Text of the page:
Posts with ‘AuSableSeries’ Tag

The Hunt

By: fuzz

On: January 16th, 2010

Amon26‘s The Hunt is a prequel to his run-and-gun horror masterpiece, Au Sable. In first person shooter format, the characters and entities residing within the world of Au Sable are presented from an entirely different point of view than in the latter game. The player’s gun-wielding maniac acts as narrator in place of the original’s red-haired girl. It’s a fair bit shorter than All Of Our Friends Are Dead or Au Sable, but almost as effective.

Essentially, this is a creepy version of those weird deer hunting games you can find in arcades. What is lost in innovation in gameplay, however, is gained in disorientation. Being the first 3D game Benjamin (Amon26) has made, walls are frequently bumped up against and aiming is extremely difficult. Many would call this a fault; I would argue that the clear disorientation of the creator in the design process accentuates the player’s own disorientation. When the realization dawned on me that nobody was holding the reins and control had been relinquished to the game itself, rather than its creator, I wanted to scream and hide. The gradual removal of the player’s own power through larger and larger crowds of enemies is the conscious reply to the glitchy brokenness utilized in all of Amon’s work. Fear of the unknown guides the player’s emotions through the first section, where there are no enemies, only dead bodies. Later in the game, the only two enemy types have become familiar to the player yet still prove effective in scaring and unnerving them: the knowledge that The Hunt is “only a game” cannot and will not save you.

The graphics are the characteristic Amon red-and-black sprites. While these are very good, much is reused from Au Sable, and the colour scheme is beginning to wear itself thin. The faux 3D of The Hunt is similar to Judith‘s style in that all the action takes place in a three dimensional plane with two dimensional creatures living in it. It’s at once groan-inducing and horrifying to see these paper-thin monsters gambol about around blood-soaked remnants of humans in a dance of death. The device used to show the main character’s health is quite ingenious: the static covering the screen becomes more and more dense as greater amounts of damage are taken. Although as it is, the art is nowhere near perfection, different graphics would seriously alter the game and remove one of its most important elements.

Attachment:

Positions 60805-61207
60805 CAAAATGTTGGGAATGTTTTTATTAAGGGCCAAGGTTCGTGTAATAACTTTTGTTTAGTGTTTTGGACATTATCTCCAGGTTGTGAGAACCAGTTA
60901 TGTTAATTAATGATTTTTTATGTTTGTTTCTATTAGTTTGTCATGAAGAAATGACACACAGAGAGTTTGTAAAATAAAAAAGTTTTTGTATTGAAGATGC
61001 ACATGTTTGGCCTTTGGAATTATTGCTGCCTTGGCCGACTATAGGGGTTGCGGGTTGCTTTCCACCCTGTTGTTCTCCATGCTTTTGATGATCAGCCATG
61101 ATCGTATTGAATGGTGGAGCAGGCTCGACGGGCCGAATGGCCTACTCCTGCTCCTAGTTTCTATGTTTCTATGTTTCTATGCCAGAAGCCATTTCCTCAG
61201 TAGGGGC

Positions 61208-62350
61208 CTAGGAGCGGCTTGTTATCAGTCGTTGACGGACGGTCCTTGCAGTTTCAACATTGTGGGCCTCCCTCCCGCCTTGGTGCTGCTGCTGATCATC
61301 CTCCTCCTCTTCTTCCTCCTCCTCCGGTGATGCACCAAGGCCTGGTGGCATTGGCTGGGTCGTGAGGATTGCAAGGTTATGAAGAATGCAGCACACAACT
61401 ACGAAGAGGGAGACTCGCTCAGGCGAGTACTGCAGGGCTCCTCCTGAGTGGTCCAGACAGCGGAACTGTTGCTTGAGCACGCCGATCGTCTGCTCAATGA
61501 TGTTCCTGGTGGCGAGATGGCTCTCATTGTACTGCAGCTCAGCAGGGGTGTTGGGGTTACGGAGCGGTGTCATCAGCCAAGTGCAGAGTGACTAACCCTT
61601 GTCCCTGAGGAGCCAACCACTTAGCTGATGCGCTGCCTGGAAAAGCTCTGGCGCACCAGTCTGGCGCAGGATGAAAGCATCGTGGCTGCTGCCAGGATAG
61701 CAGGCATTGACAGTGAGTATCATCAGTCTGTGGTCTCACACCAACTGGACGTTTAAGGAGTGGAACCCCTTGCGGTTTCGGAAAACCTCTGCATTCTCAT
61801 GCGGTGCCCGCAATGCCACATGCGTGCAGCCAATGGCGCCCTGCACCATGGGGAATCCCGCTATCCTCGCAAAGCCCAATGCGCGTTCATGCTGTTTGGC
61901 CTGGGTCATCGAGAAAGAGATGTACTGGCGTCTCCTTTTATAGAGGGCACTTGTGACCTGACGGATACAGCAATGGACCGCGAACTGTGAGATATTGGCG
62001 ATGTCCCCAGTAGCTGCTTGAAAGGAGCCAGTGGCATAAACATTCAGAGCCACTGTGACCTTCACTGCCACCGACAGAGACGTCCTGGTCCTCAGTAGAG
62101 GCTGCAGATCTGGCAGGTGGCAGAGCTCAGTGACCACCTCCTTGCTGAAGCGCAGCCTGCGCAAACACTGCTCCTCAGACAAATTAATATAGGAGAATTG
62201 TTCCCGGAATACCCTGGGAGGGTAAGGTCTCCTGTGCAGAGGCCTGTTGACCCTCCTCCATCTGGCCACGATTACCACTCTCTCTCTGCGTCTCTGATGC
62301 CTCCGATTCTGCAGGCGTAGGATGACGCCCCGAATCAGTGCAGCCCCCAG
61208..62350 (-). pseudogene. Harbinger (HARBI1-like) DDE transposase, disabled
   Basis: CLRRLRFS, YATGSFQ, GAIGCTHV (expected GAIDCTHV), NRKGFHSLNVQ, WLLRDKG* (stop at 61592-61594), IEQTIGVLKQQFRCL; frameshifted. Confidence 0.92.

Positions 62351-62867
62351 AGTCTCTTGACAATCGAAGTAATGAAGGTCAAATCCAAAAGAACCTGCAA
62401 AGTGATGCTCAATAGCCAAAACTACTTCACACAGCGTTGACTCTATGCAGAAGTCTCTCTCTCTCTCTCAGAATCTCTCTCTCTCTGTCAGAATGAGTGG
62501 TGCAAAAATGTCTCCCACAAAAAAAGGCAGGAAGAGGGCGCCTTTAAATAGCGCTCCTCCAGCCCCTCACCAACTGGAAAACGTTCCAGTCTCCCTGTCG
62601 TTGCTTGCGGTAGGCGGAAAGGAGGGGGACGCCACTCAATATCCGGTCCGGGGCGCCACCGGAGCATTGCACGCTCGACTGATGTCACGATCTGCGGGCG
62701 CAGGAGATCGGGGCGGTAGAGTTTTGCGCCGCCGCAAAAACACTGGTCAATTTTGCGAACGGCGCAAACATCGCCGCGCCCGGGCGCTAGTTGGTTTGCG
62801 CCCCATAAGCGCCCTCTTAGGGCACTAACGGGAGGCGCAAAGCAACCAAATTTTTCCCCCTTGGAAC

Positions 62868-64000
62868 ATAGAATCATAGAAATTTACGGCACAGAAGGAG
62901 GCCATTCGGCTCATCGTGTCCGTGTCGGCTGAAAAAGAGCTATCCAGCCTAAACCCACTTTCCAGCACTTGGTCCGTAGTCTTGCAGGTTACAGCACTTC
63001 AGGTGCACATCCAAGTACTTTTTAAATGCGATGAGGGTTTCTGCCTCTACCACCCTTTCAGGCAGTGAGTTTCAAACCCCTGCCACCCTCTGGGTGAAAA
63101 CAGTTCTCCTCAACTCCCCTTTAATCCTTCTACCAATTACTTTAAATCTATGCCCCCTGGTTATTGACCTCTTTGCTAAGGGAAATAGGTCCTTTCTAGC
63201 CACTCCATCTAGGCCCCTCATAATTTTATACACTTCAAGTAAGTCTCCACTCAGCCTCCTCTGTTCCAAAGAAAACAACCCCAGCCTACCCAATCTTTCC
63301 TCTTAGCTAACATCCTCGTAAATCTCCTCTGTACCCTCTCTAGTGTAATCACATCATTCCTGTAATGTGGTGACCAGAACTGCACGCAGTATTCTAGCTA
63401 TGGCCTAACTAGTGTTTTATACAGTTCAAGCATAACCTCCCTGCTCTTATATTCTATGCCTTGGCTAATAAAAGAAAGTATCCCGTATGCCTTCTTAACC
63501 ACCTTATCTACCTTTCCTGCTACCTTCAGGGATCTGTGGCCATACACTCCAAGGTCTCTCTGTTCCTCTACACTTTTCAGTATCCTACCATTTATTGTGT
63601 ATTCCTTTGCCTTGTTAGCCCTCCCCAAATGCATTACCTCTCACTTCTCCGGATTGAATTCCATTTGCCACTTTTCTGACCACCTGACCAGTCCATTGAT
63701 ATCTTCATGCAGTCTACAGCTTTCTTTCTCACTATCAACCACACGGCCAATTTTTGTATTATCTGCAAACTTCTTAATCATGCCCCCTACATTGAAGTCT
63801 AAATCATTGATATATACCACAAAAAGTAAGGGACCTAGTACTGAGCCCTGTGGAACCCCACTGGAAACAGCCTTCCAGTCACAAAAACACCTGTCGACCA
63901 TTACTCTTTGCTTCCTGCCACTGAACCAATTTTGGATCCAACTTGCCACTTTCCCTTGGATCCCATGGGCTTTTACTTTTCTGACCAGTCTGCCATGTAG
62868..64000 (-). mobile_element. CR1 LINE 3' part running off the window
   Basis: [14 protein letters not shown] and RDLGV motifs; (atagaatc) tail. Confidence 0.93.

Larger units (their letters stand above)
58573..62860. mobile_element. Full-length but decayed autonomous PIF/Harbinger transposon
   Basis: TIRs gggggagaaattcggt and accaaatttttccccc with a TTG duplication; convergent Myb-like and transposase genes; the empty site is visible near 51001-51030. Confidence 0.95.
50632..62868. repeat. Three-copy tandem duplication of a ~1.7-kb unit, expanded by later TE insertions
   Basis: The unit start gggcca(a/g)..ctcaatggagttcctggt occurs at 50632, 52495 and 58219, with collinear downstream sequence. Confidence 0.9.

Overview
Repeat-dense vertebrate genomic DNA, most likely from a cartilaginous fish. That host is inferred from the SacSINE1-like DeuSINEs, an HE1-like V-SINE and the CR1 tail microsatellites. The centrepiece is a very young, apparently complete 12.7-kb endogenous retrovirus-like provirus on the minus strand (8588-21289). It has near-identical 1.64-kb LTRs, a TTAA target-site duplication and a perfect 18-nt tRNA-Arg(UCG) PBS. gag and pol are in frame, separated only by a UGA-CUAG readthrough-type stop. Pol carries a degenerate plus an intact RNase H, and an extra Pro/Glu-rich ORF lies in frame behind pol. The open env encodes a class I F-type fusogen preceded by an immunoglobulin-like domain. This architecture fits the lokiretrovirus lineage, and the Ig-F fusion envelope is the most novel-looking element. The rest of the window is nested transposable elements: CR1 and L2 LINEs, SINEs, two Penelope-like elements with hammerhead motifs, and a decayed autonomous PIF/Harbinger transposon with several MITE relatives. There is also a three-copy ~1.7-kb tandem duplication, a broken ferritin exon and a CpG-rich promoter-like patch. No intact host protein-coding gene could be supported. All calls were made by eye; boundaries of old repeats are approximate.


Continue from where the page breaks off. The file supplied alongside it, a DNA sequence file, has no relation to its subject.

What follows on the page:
The atmospheric glitch-industrial music playing in the background is fantastic. Amon26’s sound design and compositional abilities are easily his greatest artistic asset, and The Hunt showcases this to amazing effect. The voices of the last act are the primary vehicle to draw the player’s fear out until the end, and they succeed extremely well. None of it’s the sort of thing that can be properly listened to outside of the game, but as a part of a holistic experience, it’s essential.

In summation: The Hunt is brilliant, although flawed. A plethora of bleeding corpses and winged demons await you. Go forth and do battle.

You can download The Hunt here. You can also get a compilation CD with AOOFAD, Au Sable, and a few extras from Amon’s Lulu page. If you’d like weird t-shirts or plastic models of the characters from these games, those are here and here, respectively.

Au Sable

By: Paul Eres

On: November 5th, 2009

Au Sable is a game by the maker of All of Our Friends Are Dead, Amon26, and appears to be at least a spiritual sequel to that game. Fans of the previous game might enjoy the new one. For those who didn’t play that one, they are both platformers which focus on delivering dark and creepy feelings.

There’s more variety than the first game, and the controls feel tighter, and the art is just as nice. My only complaint is that the mouse cursor is off by default and the only way to learn how to turn it on is in the ReadMe file (which I missed and played through the game with that difficulty).

Again, you can get a taste of the game from Ortoslon’s playthrough if you’re sleepy or unconvinced by this review.

All Of Our Friends Are Dead

By: Paul Eres

On: May 9th, 2009

All Of Our Friends Are Dead is an atmospheric run and gun platformer. It’s pretty short (I finished it in under two hours), and what’s going on isn’t very clear, but it does a good job at immersing the player into a strange alien world and has nice and stylized visuals. To me it felt like a cross between Glum Buster and the final alien levels of Contra and Super C.

Though it’s not just a “zen platformer” as moi in the forums described a particular type of game, which I took to mean games like Knytt and Seiklus: there’s too many shooting enemies, precise platform jumps, bosses, and deaths from spikes for the player to zone out while playing it. But it shares their emphasis on carefully building up a strong sense of the game’s world and atmosphere with little interesting touches.

My only minor complaint is that the movement is a bit too slippery, causing me to fall into spikes unless I’m precise about it. But thankfully the emulator-style quicksave/quickload feature means that’s not a big problem. That and I wish the game were longer, as is often the case with games I like.

EDIT: Here’s a mirror for those who are annoyed by RapidShare. Also this is the willhostforfood download. Don’t download the first download in that forum thread, it’s v0.9, instead get v1.1 at one of the above links.